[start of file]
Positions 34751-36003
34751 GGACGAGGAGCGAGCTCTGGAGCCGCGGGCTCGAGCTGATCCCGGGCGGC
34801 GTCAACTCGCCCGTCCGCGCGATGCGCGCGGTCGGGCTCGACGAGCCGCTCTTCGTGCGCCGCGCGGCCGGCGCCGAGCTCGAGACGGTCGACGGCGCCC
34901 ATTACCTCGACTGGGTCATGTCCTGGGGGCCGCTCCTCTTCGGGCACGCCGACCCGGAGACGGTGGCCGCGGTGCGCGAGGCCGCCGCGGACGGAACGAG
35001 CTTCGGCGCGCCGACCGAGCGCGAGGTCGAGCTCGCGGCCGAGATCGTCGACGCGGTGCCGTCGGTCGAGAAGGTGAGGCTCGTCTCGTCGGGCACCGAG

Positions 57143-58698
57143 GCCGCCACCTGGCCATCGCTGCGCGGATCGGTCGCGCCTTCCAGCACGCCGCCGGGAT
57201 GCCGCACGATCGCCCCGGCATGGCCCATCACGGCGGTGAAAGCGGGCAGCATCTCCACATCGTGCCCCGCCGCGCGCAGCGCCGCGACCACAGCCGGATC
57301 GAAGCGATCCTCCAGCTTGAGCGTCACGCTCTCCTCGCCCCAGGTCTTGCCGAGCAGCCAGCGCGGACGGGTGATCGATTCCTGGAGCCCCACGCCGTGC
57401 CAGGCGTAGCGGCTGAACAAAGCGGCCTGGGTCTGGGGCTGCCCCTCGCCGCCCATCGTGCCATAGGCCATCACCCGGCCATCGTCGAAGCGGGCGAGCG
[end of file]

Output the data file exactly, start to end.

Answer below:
Positions 34751-36003
34751 GGACGAGGAGCGAGCTCTGGAGCCGCGGGCTCGAGCTGATCCCGGGCGGC
34801 GTCAACTCGCCCGTCCGCGCGATGCGCGCGGTCGGGCTCGACGAGCCGCTCTTCGTGCGCCGCGCGGCCGGCGCCGAGCTCGAGACGGTCGACGGCGCCC
34901 ATTACCTCGACTGGGTCATGTCCTGGGGGCCGCTCCTCTTCGGGCACGCCGACCCGGAGACGGTGGCCGCGGTGCGCGAGGCCGCCGCGGACGGAACGAG
35001 CTTCGGCGCGCCGACCGAGCGCGAGGTCGAGCTCGCGGCCGAGATCGTCGACGCGGTGCCGTCGGTCGAGAAGGTGAGGCTCGTCTCGTCGGGCACCGAG

Positions 57143-58698
57143 GCCGCCACCTGGCCATCGCTGCGCGGATCGGTCGCGCCTTCCAGCACGCCGCCGGGAT
57201 GCCGCACGATCGCCCCGGCATGGCCCATCACGGCGGTGAAAGCGGGCAGCATCTCCACATCGTGCCCCGCCGCGCGCAGCGCCGCGACCACAGCCGGATC
57301 GAAGCGATCCTCCAGCTTGAGCGTCACGCTCTCCTCGCCCCAGGTCTTGCCGAGCAGCCAGCGCGGACGGGTGATCGATTCCTGGAGCCCCACGCCGTGC
57401 CAGGCGTAGCGGCTGAACAAAGCGGCCTGGGTCTGGGGCTGCCCCTCGCCGCCCATCGTGCCATAGGCCATCACCCGGCCATCGTCGAAGCGGGCGAGCG